Since 1982 I've written a newsletter, Running Commentary. A new issue appears here each week, and material is archived.

Fri, 6 Sep 2002 09:08:01 -0400

Living the Dream


I don't need to wonder where my life's course might have taken me if not for the early detour into journalism. Following my original dream of coaching cross-country or track in an Iowa high school would have worked out fine. A cousin of mine is proof of that.

Bruce Henderson lived my dream for me. Careers don't get much more productive and satisfying than his has been.

Our fathers were brothers. Mine was a runner in high school and college, his was a jumper, and we each took after our own dad.

Bruce pole vaulted in high school, but never climbed high enough in that event to compete in college. So he mastered the triple jump at Northern Iowa University.

You wouldn't guess by looking at us that we're first cousins. He's from the big branch of the family, and he now looks down on me from six-feet-plus and outweighs me by nearly 100 pounds (but he insists that he could still give me a good race at 5K).

We share a lifelong love for our sport, inherited from our fathers. We've just lived it out in different ways.

Bruce turned to coaching after college. In the early 1970s he settled with wife Gail in the western Iowa town of Atlantic, which sits midway between Des Moines and Omaha. They've never left, having watched their three sons grow up there.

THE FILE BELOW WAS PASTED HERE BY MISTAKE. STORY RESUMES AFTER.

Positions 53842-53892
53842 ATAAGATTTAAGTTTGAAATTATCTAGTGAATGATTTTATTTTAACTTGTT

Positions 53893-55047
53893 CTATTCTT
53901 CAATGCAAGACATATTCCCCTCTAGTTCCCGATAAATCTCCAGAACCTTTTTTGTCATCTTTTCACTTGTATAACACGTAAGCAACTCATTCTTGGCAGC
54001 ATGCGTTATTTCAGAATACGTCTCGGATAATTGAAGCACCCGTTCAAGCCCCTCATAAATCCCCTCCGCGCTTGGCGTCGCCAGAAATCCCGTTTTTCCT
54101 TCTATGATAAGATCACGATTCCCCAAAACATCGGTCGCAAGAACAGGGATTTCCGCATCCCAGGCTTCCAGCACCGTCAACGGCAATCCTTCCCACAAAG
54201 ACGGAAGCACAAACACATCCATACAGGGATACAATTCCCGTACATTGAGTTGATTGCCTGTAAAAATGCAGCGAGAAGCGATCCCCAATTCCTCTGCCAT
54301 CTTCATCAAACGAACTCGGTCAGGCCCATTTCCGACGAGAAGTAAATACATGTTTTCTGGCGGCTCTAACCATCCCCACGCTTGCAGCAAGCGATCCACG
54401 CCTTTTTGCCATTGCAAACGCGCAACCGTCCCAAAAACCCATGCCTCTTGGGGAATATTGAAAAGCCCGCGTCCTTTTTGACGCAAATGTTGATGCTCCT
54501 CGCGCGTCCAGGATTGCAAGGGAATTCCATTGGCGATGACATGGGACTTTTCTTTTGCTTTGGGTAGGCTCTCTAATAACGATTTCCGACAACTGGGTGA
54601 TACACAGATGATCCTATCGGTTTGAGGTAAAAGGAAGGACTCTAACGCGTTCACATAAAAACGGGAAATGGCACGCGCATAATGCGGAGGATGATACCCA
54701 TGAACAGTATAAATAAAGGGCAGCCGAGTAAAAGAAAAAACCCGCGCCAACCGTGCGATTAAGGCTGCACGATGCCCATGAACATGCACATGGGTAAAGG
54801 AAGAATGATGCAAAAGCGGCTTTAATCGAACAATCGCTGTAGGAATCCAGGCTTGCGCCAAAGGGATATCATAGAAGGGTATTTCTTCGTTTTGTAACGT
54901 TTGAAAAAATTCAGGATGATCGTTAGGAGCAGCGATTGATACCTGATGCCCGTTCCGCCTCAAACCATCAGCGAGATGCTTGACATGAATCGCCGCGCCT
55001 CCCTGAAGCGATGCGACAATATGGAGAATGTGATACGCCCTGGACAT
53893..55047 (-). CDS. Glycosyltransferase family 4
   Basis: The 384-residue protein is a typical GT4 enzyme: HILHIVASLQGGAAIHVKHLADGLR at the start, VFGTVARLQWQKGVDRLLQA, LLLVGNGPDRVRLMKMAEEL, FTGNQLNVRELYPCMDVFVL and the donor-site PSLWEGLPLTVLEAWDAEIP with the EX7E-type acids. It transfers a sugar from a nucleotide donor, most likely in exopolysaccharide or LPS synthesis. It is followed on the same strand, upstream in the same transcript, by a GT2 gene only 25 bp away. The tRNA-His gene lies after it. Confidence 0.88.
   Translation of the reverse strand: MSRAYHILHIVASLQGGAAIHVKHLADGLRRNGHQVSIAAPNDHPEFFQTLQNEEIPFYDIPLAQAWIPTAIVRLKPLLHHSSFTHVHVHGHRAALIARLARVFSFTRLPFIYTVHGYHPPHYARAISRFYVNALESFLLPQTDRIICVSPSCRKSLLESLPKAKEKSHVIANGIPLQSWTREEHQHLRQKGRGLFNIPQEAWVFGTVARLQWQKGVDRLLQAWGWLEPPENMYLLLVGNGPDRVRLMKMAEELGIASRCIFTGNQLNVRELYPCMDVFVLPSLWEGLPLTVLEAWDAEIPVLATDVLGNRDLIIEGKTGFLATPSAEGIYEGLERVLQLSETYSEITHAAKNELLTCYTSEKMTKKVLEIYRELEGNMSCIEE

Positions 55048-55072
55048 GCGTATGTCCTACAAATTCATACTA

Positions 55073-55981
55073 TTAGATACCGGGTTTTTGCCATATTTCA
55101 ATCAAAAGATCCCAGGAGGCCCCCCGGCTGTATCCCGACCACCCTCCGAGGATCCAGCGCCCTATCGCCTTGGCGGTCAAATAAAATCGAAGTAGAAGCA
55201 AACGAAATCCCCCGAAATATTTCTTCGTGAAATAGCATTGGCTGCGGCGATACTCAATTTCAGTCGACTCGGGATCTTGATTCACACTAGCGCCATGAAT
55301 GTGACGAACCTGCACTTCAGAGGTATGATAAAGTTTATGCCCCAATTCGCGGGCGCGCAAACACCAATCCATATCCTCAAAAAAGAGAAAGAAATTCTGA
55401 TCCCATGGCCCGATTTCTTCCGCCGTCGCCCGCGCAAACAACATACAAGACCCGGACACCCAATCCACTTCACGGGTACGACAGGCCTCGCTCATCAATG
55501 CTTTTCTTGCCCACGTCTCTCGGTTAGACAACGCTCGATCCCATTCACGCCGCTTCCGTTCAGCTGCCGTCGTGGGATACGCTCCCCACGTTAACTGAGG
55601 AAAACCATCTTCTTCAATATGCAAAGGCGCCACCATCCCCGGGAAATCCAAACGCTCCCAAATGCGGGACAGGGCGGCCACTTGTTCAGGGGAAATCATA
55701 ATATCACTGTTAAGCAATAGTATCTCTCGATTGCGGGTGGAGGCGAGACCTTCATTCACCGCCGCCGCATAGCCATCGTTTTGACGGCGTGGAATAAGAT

At age 54 he still teaches junior-high math, and coaches Atlantic's boys and girls in cross-country but only the girls track team. Those girls have won four of the last five state titles.

Bruce's success earned him a regional coach of the year award this year from the National Federation Coaches Association. This made him one of eight nominees as the nation's top high school girls coach.

When I visited him in Iowa this summer, he was planning his trip to the coaching group's national convention in Alabama. "It'll be fun to go someplace new, act important, dress up and get a plaque," he said.

Bruce downplayed his national-award nomination. He preferred to talk about how the latest state championship had slipped away from his team.

He drove me past the source of his greatest pride -- the college-quality, track-only stadium he'd helped bring to Atlantic. He told of his work with the state track coaches' association, where he shares his experience and enthusiasm. He showed me the postcards that his runners fill out and mail to him each week, noting their summer training.

"When are you eligible for retirement?" I asked as we toured his hometown.

"Retire!" Bruce said as if the question were ridiculous. "Why would I want to retire? I can't think of anything I'd rather do than what I'm already doing."

A few weeks later I heard that his fellow coaches had voted him national high school girls coach of the year. He told a reporter from Atlantic that he appreciated the award. Receiving it "was extremely fun, but it doesn't compare with winning a state title or coming from behind to win a meet you were not supposed to win."

Nor does the national honor compare with the quieter, everyday joy of passing along his knowledge and love of the sport to a new generation of athletes. That's the greatest value of coaching.

Forty years later, I realized my deferred dream of coaching. I now teach college running classes, which is coaching by another name.

I finally get to see with each new class what cousin Bruce has seen with 30 years of teams: Kids teach the teacher as much as they learn from him, and give back to the coach more than they get from him. This really is a dream job.

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